Getting Paid for Dentistry

June 1, 2002
One of the most gratifying aspects of being a dental practice owner is independence. The years of hard work and dedication have finally paid off. For those on the outside looking in, individuals who own their own businesses are the luckiest people alive!

by Tammy L. Carullo

Can patients be retrained? It's up to you!

One of the most gratifying aspects of being a dental practice owner is independence. The years of hard work and dedication have finally paid off. For those on the outside looking in, individuals who own their own businesses are the luckiest people alive!

In the cold, hard reality of life, however, owning your own business can be far from blissful. It actually takes tremendous effort at times just to keep it afloat! What about this issue of getting paid? It sounds easy enough, doesn't it? You provide a service, and then you get paid for it. No problem, right? At least, it works in theory. Yet, those who have been through the "school of hard knocks" can confirm that providing a service and actually getting paid for it are entirely different matters.

This issue is one of the most frustrating obstacles in dentistry. by far. But let's suspend reality for just a moment and imagine that dental insurance is no longer a factor. You have no decisions to make about whether to go fee-for-service (FFS) or delve deeper into various insurance schemes. In a perfect world, patients simply would do what we recommend to them, follow through with treatment because they want to, and never question the cost of the care you provide. Sounds great, doesn't it? However, for those of us in the trenches, this definitely is not reality.

What about fee-for-service?

Many dentists think that their colleagues who have made the jump to fee-for-service, insurance-free practices "have it made." Think again. FFS dentists still often need to do battle over getting paid for their services. Doing good dentistry and getting paid for it is a challenge, regardless of the existence of insurance. Patient perception, and, more importantly, patient resistance play a critical role in when you get paid.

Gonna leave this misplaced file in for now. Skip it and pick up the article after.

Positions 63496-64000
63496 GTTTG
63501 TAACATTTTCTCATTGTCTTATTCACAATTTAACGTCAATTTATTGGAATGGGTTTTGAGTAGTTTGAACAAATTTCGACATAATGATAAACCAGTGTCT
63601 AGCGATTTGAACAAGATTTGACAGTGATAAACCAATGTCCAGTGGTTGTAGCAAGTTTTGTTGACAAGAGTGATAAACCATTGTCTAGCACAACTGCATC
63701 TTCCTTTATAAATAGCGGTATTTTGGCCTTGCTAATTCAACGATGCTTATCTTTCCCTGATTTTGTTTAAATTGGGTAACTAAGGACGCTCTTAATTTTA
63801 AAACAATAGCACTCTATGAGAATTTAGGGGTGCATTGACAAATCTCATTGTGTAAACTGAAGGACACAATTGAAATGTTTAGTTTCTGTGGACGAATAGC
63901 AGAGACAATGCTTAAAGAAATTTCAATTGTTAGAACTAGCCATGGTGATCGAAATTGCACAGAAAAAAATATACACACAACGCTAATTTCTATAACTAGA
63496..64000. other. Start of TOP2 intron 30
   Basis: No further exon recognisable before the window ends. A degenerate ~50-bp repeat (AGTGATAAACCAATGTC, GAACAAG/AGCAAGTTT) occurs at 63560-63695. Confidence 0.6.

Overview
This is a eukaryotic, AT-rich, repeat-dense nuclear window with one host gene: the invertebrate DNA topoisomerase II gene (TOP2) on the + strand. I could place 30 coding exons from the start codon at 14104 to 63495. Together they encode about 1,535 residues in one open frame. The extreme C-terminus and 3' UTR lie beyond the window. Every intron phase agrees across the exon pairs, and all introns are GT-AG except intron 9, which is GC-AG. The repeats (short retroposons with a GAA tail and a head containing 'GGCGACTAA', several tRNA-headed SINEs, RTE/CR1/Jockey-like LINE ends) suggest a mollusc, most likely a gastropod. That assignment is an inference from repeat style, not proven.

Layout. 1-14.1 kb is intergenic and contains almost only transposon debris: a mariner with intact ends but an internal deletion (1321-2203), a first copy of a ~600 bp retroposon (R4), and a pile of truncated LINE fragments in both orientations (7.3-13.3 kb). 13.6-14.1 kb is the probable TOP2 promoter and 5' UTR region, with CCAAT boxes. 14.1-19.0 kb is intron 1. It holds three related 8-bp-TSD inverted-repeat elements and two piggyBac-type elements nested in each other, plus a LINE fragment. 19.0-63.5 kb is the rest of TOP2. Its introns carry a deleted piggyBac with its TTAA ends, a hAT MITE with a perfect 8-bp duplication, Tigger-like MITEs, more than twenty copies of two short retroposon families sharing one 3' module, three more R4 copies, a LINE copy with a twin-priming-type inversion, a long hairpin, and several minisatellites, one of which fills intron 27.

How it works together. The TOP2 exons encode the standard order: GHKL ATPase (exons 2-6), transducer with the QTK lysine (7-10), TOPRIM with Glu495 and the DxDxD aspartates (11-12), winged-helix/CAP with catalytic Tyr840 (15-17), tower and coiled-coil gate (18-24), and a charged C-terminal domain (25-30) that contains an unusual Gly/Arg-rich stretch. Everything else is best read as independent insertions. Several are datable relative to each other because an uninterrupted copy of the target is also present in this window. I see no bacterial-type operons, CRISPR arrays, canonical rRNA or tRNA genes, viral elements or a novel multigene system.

Some believe that eliminating insurance from dentistry is the answer, while others believe that diving deeper into DMOs will finally provide our salvation. But the reality is that we, ourselves, created the situation of not getting paid for our services. Our patients never, for example, walk into a beauty salon for hair color, cut, and manicure without expecting to pay for these services. And, when we take our kids to the pediatrician, we are prepared to pay the bill. So, why on earth do our patients assume that it's OK to come in, get the necessary dental work, and shout, "Bill me" as they scoot out the door? They do so because we have created the environment and allowed it to occur for so long that it is now a difficult, uphill battle to get them to conform to our "new" policy of payment - payment upon services rendered.

How did we get here?

It very likely started quite innocently with a patient who forgot his wallet, or a patient who had fallen on hard times and just needed a break. Now fast-forward to the present - a collections nightmare where dentists carry 60 percent of patient balances!

If you are a "participating" practice, you are obligated to accept what the insurance plan covers, which means that you will not get paid at the time of services nor can you bill the patient for any balance.

If you accept assignment, the insurance company usually pays you and then you bill the patient for any remaining balance, having advised the patient in advance. Once again, you are not getting paid at the time of services.